We live in the little storybook village of Los Angeles, where obligation meets desire and no one’s the better for it. It creates petty flashpoints, false virtue, and heart-stringy tensions. You see those Oscars?
Yet, what a place LA is. Gentle winds. Amber afternoons. Wide minds and narrow lawns.
You might get that quip, you might not. When I speak to high school English classes, all my literary references sound a little musty, even to me – Tom Wolfe, John Irving. Ray Bradbury.
Who knew the ‘70s and ‘80s were a renaissance of movies, stand-up comedy and literary wit. Who knew then that “Saturday Night Live” would peak in its first year and then linger – like a sinus infection — forever?
Who knew then that the Oscars would one day be almost dead?
Note to the Academy: If Chris Rock and Will Smith don’t walk out hand in hand to open next year’s show, with Rock then offering a red rose and a miniature Oscar to Jada in the front row, and she doesn’t rise and hug him ferociously, then I forfeit all that I hold dear and decent in the world. And your company line about artistic integrity and basic human decency is a total Hollywood sham.
Look, I’m not holding my breath. As history shows, people always screw up. What’s different now is the lack of forgiveness and civility. That’s the divine stuff.
Maybe we all need a little more church. Or some similar spiritual weekly retreat (for me, it’s poker).
Instead, Oscar producers are huddling right now at a little café on Beverly, wondering in hushed tones: “Can we have an assault every year? Seriously, everyone is talking about it. What about a full-on bar fight?”
At least “CODA” won. Let’s move on.
As we all know, children are the candy within the candy, the little burst of chocolate inside another chocolate that you weren’t expecting and there it is – bonus chocolate.
I can’t say enough good things about kids. I see them as our only real hope.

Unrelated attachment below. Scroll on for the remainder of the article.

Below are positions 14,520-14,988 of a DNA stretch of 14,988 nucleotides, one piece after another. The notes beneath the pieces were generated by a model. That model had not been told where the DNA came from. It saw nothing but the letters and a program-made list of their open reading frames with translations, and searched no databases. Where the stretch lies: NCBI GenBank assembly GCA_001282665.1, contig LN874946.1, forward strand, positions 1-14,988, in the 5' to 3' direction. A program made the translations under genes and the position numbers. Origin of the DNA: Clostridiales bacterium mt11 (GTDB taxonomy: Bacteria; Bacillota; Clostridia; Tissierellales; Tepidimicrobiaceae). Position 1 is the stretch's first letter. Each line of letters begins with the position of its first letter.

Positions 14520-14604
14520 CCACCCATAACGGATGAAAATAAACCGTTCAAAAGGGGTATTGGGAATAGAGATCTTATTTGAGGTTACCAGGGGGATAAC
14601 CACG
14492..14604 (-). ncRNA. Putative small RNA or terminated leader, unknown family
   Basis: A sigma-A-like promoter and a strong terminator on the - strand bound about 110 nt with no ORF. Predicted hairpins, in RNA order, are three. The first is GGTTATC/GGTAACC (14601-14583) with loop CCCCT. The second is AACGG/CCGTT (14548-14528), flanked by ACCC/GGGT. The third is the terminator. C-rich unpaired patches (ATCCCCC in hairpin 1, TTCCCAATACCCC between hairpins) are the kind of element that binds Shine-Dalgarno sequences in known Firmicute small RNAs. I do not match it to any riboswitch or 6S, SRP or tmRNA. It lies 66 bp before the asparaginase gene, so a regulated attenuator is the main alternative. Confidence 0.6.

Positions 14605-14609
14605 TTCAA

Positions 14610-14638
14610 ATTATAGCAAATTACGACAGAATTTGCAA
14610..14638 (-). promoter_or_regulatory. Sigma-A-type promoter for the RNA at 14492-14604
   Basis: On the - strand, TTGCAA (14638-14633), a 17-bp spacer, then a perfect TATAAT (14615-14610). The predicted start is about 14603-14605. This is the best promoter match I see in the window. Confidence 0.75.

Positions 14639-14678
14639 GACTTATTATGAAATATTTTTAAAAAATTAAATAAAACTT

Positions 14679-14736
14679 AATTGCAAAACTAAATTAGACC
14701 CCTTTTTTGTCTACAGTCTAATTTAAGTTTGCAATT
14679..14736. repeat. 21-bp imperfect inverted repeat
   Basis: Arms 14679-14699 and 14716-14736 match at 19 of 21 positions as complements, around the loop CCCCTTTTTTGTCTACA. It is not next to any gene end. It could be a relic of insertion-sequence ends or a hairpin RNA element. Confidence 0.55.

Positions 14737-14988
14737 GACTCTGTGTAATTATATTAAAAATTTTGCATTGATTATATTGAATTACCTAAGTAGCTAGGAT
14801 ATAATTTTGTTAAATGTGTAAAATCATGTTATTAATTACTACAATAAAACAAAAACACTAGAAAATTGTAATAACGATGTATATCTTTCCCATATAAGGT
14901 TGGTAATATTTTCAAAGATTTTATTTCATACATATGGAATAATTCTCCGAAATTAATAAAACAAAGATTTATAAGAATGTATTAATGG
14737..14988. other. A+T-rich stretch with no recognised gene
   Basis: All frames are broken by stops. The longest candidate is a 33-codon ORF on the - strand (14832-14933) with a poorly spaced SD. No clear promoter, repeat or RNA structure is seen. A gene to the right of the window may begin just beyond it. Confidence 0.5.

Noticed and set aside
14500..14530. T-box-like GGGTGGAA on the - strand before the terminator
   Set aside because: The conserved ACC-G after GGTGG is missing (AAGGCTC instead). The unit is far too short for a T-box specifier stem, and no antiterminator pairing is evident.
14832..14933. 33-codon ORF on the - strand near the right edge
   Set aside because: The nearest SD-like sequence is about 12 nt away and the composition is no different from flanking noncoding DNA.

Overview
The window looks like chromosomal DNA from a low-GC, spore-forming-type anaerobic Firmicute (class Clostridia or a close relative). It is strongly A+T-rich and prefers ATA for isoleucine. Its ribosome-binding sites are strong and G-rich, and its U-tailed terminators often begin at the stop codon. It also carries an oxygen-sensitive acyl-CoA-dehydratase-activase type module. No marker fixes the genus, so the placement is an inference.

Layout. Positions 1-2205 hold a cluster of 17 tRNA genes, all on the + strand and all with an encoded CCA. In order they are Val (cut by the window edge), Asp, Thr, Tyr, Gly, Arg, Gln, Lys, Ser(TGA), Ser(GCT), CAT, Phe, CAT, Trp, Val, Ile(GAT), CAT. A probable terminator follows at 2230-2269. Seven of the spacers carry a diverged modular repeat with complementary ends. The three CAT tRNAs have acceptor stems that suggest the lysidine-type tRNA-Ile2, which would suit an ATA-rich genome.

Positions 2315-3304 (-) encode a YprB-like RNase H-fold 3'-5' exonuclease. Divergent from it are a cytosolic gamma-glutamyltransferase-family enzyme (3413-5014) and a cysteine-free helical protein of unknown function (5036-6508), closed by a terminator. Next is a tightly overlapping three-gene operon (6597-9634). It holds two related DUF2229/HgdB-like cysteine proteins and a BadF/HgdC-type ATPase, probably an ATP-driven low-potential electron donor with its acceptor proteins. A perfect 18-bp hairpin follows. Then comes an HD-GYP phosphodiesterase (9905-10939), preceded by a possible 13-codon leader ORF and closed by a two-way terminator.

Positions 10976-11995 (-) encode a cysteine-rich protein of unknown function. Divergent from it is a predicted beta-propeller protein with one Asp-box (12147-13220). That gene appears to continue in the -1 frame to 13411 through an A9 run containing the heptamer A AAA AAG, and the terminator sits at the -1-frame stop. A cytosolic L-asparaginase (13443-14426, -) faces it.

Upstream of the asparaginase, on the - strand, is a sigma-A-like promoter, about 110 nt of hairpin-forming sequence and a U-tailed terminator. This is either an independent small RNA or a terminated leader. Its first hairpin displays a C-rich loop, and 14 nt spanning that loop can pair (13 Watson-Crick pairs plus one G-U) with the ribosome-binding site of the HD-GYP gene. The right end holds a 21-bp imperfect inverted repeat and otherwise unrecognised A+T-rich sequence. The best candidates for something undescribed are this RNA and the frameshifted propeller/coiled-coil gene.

I mean, my own kids are a pain in the butt, sure. I raised them wrong. I should’ve raised them tougher, but I didn’t want to raise them scared, as kids were often raised in the past.
As a generation, we probably befriended our kids too much, and now we can’t seem to get them off our car insurance. There’s a co-dependence. Yet, isn’t that what family is all about? Co-dependence? Or is it co-existence? I say co-dependence, but that’s probably just me.
Hey, I’m no shrink. I’m barely a writer. All my best friends are misfits. My dog’s a gypsy grifter. I can’t even get my cell phone to ring.
That’s the magic of modern life. To me, that’s what makes this era so exciting. Nothing works! Not pop culture, not my TV, not this digital back scratcher I got for Christmas. Or is that some sort of orbital sander? A sex toy? A swizzle stick?
Pont is: Nothing works.
Join me in laughing, because that’s all we really have left. Laughter and children.
Speaking of which, I am waiting right now at the curb at LAX for the lovely and patient older daughter to emerge with her entourage – Finn and their baby girl – after their week in Hawaii.
To be honest, I don’t really get Hawaii. The ocean’s much too warm, the drinks much too cold. I really see no future in it. To me, Hawaii is just a fad. Like the internet. Stay tuned for more on that. But if you never hear of Hawaii again, now you’ll understand why.
Fortunately, Smartacus is with me at the airport. I brought him as muscle. His sister will emerge from the terminal like Carol Channing, with a toothy smile and way too much luggage.
“Hi Dad,” my daughter finally says.
“Did they feed you on the plane?”
“Yeah,” she says. “We were in First Class.”
Cool. I wonder the looks on the other First Class passengers when Carol Channing comes onboard with this baby for the six-hour flight. Did something inside them die a little? Did they immediately request a refund?
From all reports, Catty Cakes was a superb passenger. They even let her drive.
To be honest, I’ve never seen my grandbaby cry. I don’t think she has tear ducts. Similarly, she rarely spits up. In fact, I spit up more than she does.
We’re like before-and-after photos of life. I have some sun damage. My grandchild looks like a bowl of cream. She’s a new set of tires; I have no tread. She has the wide eyes of a fawn emerging from the forest, spotting her first butterfly. I have the wide eyes of someone being jumped at an ATM.
So we’re similar in a lot of important ways.
When we leave LAX, it feels like I’ve just won something. It feels like I’m driving Santa’s sleigh. Most of what I hold dear and decent is in this crowded car, smelling of cocoa butter and fancy hotels.
“Right lane, Dad! Right lane!”
Dads. We go through life like we’re running for mayor.
“No problem,” I say.
And I mean that.
Tips from the Hawaii crew: Make your restaurant reservations before you go. They had major problems scoring a table while they were there. Officially, the days of just showing up at stuff have now ended. Nothing works. Not even restaurants. Laugh, OK? We live in very exciting times. Meanwhile, proud to now appear in eight local newspapers across Los Angeles, from Miracle Mile to Burbank to San Marino. Props to the publishers, Michael and Karen Villalpando and Charlie Plowman for taking a chance on a young unemployed writer like me. Hugs.